At first glance, these dominant clusters did not appear to have other distinguishing characteristics. For example, the clusters showed no apparent pattern or orientation, and the sizes of the cells in these clusters were the same as those of the nondominant epithelial cells. “The cells in the dominant clusters appeared to maintain their uniform size even though they divide more often,” says Imran Alsous.

To characterize the inequality in epithelial cells, Shvartsman turned to an unlikely source: economics. In economics, the Gini coefficient is used to describe wealth inequality in a population with an equation that examines pairwise differences in wealth among individuals. For this new study, the researchers applied the Gini coefficient equation to the unequal cell distribution among the clusters in the epithelium. With coefficient values that described the inequality seen in the early and late stages of the developing egg chamber, the researchers could test various theoretical models to propose a mechanism behind the observed clonal dominance.

Based on prior studies, the team hypothesized that ring canals held the key to such a mechanism. Previous research had shown that ring canals are large enough to allow proteins to move between connected cells, and that divisions take place in adjacent cells more often than would be expected if the process were random and independent. Therefore, it seemed possible that the diffusion of cell division-promoting factors between linked cells could ‘couple’ their divisions, so that one dividing cell can also induce some of its neighbors to divide, thereby leading to clonal dominance.

To test this hypothesis, the researchers developed a modified version of the well-known ‘forest fire’ model, which showed robust agreement with both the experimental Gini coefficients and cell cluster sizes. The model represented the complete network of linked cells, with individual cells in either a tree state (the cell can divide but isn’t currently doing so), a fire state (it is dividing), or a refractory, or resting, state (the cell is not yet ready to divide following a prior division). Cells can either divide spontaneously or be induced to divide by a linked dividing cell, a process reminiscent of the way fire spreads between adjacent trees. “Here is a very simple model that captures the experimental results well without a lot of fine-tuning,” says Jan Rozman, a research assistant at the Jožef Stefan Institute and a doctoral student at the University of Ljubljana in Slovenia, and the paper’s co-first author.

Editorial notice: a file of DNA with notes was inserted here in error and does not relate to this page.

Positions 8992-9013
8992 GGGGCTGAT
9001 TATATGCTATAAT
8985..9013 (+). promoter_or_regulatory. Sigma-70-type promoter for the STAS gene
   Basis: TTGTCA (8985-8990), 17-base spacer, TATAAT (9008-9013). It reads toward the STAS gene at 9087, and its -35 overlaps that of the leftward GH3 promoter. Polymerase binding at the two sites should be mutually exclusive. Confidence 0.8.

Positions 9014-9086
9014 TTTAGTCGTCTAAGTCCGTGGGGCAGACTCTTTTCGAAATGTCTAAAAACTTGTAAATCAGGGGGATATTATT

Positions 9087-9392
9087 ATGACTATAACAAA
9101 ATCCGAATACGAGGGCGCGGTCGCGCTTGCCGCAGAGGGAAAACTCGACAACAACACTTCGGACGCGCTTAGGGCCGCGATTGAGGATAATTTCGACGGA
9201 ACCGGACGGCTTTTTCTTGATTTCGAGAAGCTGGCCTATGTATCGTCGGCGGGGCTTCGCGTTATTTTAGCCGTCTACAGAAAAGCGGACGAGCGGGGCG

Réka Albert, a professor of physics and biology at Pennsylvania State University who was not involved in the study, agrees. “This work implies that a cell’s response to a signal depends both on the strength of the signal and the internal state of the cell. This is a very interesting departure from the usual concept of signal transduction,” she says.

Credit: Lucy Reading-Ikkanda/Simons Foundation

Indeed, this model shows that clonal dominance can arise spontaneously, without any special founder advantage, as long as the cells are communicating with each other. The idea of signal propagation throughout a system where the parts have a resting state is a new framework for understanding cell division, says Stefano Di Talia, an associate professor of cell biology at the Duke University School of Medicine who was not involved in the study.

“I think this work perhaps raises more questions than it answers,” says Imran Alsous. Shvartsman adds, “This model sharpens our view of this system and shines light on what we don’t yet understand.” In particular, Shvartsman says this research leads the team to want to better understand how the cells know when to stop dividing once the epithelium contains 1,000 cells, and the nature and impact of the forces the cells exert on each other. “This system contains many more secrets that we would like to uncover,” he says.